Remember when 3D platformers were all the rage? Although Jumping Flash holds the honor of being the first true 3D platformer, Super Mario 64 was the game that made the genre skyrocket in popularity. The months and years following its 1996 release were rife with look-alikes vying for similar acclaim: Spyro the Dragon, Rayman, Croc, Gex, Bubsy 3D, Banjo-Kazooie, Jak & Daxter, Donkey Kong 64, Crash Bandicoot, Maximo, Vexx, and others experimented with the formula with varying degrees of success.
Some, like Donkey Kong 64 and Jak & Daxter, had the benefit of an experienced development team and platform exclusivity, while others (Bubsy 3D) were doomed to fall into obscurity. The genre was so alluring thanks to the advent of 3D polygonal rendering, which made it possible for players to explore bigger, deeper worlds in ways they couldn't before. But not all were equal; Super Mario 64 was an example in master-class level design, while games like Croc were competent but ultimately pale imitations of what came before.
One of the most influential 3D platformers to release during this era was Banjo-Kazooie, which appeared at first glance to be riding Super Mario 64's coattails, but ended up being another commercial and critical hit. Banjo-Kazooie made collecting items fun - the genesis of the affectionate appellation "collectathon" can likely be traced in part to it - and its sequel, Banjo-Tooie, was one of the last games in the genre to be released at the height of its popularity. Then the wellspring dried up, and 3D platformers fell out of style for a considerable amount of time.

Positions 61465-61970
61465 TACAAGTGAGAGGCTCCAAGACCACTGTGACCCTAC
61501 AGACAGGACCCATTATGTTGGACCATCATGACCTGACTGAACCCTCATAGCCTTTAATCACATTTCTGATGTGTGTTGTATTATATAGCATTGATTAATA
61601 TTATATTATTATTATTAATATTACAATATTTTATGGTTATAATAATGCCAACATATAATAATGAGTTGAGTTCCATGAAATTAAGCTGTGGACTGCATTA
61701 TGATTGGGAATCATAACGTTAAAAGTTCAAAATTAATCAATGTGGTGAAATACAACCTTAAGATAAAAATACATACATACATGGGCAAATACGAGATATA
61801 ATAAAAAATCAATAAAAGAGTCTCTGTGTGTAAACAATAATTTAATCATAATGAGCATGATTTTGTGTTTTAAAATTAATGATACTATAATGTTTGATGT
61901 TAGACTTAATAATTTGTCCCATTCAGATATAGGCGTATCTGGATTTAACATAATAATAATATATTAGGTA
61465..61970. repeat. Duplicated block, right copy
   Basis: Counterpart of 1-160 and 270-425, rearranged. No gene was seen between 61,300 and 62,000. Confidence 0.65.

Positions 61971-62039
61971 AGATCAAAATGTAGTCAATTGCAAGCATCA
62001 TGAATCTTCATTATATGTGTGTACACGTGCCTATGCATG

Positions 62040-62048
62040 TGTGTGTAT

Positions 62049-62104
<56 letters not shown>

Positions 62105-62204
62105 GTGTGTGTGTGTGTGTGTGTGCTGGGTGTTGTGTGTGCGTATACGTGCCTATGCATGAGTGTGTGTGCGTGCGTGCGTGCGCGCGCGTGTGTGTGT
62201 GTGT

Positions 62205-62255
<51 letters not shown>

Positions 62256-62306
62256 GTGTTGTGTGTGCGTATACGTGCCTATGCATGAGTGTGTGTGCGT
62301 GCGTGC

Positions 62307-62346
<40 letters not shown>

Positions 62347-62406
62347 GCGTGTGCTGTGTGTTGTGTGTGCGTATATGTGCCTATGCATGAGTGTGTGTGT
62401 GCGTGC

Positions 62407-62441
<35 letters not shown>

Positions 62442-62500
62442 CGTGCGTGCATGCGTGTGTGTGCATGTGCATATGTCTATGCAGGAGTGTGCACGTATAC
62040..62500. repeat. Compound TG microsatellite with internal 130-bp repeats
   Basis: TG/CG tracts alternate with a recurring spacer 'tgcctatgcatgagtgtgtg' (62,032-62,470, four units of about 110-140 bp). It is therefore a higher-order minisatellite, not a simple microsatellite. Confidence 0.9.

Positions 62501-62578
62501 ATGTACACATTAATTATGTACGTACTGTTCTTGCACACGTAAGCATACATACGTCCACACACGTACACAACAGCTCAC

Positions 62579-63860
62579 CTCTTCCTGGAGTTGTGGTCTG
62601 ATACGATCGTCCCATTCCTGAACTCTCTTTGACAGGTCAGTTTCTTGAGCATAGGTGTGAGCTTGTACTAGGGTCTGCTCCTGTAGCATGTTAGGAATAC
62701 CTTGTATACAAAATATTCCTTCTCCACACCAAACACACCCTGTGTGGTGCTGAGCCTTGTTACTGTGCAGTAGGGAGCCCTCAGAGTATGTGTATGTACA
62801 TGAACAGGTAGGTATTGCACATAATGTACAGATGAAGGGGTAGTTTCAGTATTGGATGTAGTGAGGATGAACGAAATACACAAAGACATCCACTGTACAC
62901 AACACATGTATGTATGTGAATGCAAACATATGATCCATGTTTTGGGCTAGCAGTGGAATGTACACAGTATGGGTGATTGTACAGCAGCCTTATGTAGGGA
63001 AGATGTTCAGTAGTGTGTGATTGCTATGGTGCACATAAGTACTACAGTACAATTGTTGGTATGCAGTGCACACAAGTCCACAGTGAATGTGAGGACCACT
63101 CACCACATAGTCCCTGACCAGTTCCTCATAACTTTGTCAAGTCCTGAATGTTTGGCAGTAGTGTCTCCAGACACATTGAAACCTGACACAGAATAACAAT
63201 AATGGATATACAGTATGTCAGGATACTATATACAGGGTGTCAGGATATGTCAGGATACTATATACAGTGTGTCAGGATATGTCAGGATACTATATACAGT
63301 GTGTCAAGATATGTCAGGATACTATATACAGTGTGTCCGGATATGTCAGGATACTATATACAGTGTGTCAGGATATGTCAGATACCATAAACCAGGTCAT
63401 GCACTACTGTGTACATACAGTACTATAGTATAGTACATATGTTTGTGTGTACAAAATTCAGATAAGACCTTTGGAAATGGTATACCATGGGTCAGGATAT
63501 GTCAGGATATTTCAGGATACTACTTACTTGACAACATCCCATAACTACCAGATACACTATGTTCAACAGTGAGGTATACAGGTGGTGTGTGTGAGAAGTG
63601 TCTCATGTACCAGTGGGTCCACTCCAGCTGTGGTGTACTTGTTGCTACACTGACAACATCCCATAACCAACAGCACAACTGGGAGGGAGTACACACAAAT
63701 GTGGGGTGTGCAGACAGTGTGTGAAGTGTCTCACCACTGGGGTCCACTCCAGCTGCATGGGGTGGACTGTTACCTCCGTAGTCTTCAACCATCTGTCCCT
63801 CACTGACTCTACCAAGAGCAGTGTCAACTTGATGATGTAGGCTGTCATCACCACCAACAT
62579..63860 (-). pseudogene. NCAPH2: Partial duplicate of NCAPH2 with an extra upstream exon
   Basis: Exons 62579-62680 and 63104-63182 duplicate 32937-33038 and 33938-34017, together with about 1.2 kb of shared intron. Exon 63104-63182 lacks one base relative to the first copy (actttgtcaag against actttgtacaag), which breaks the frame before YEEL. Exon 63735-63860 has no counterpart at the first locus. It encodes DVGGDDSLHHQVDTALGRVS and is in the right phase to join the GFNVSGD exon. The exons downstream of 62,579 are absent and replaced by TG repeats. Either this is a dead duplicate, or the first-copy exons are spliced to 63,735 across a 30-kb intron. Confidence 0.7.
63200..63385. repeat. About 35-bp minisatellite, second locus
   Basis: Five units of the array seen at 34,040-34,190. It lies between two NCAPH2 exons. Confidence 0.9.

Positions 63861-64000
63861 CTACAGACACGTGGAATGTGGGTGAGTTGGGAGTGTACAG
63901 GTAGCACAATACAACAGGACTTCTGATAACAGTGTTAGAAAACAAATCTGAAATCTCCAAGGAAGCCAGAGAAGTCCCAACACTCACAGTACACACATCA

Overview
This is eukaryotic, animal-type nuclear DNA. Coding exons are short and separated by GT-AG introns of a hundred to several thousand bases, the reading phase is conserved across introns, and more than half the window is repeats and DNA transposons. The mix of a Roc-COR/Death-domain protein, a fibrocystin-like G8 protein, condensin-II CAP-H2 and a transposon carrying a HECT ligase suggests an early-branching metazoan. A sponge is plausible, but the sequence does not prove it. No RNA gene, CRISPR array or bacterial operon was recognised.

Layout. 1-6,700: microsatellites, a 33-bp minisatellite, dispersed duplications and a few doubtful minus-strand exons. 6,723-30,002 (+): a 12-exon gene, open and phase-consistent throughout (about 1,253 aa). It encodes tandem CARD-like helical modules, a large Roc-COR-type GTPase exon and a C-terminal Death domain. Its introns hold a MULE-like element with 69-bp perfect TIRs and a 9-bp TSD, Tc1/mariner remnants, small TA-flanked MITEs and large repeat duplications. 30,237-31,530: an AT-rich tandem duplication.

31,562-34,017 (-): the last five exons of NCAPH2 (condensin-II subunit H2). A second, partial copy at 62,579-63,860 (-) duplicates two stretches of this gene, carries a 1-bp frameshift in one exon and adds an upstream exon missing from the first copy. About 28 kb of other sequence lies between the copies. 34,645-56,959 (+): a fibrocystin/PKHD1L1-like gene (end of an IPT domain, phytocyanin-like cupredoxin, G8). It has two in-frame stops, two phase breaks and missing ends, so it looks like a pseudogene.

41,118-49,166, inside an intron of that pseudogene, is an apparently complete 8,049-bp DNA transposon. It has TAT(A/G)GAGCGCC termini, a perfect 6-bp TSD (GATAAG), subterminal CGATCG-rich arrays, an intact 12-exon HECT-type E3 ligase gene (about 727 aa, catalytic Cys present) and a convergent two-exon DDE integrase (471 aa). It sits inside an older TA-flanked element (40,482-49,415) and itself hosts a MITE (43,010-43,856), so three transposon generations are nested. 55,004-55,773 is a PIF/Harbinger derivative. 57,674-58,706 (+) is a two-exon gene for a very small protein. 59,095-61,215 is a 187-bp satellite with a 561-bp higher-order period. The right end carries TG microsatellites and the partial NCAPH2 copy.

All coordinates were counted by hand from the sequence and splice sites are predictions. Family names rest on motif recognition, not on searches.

In 2015, however, they returned to the scene in a big way. Key staff from the Banjo-Kazooie development team took to Kickstarter to fund Yooka-Laylee, a spiritual successor that smashed its funding goal within an hour of going live. Yooka-Laylee is now a few short months away from release on all major platforms, including the Nintendo Switch, and fans are more enthusiastic than ever. The success of its Kickstarter proved that people still have an appetite for 3D platformers, which have been underrepresented in the last decade.
2017 will see the release of at least three major 3D platformers: Yooka-Laylee, the Crash Bandicoot N. Sane Trilogy, and Super Mario Odyssey. Nintendo's mascot has remained a shining example of the genre done right, and his latest adventure looks bigger and bolder than ever... so long as you can get past the creepy juxtaposition of Mario with realistically-proportioned humans in New Donk City. (Heh... donk.)
Sometimes it's nice to get away from the heavy themes of many modern games and just collect some coins. With heavy-hitters set to release on every console, it would seem that this is the year 3D platformers return to their former glory.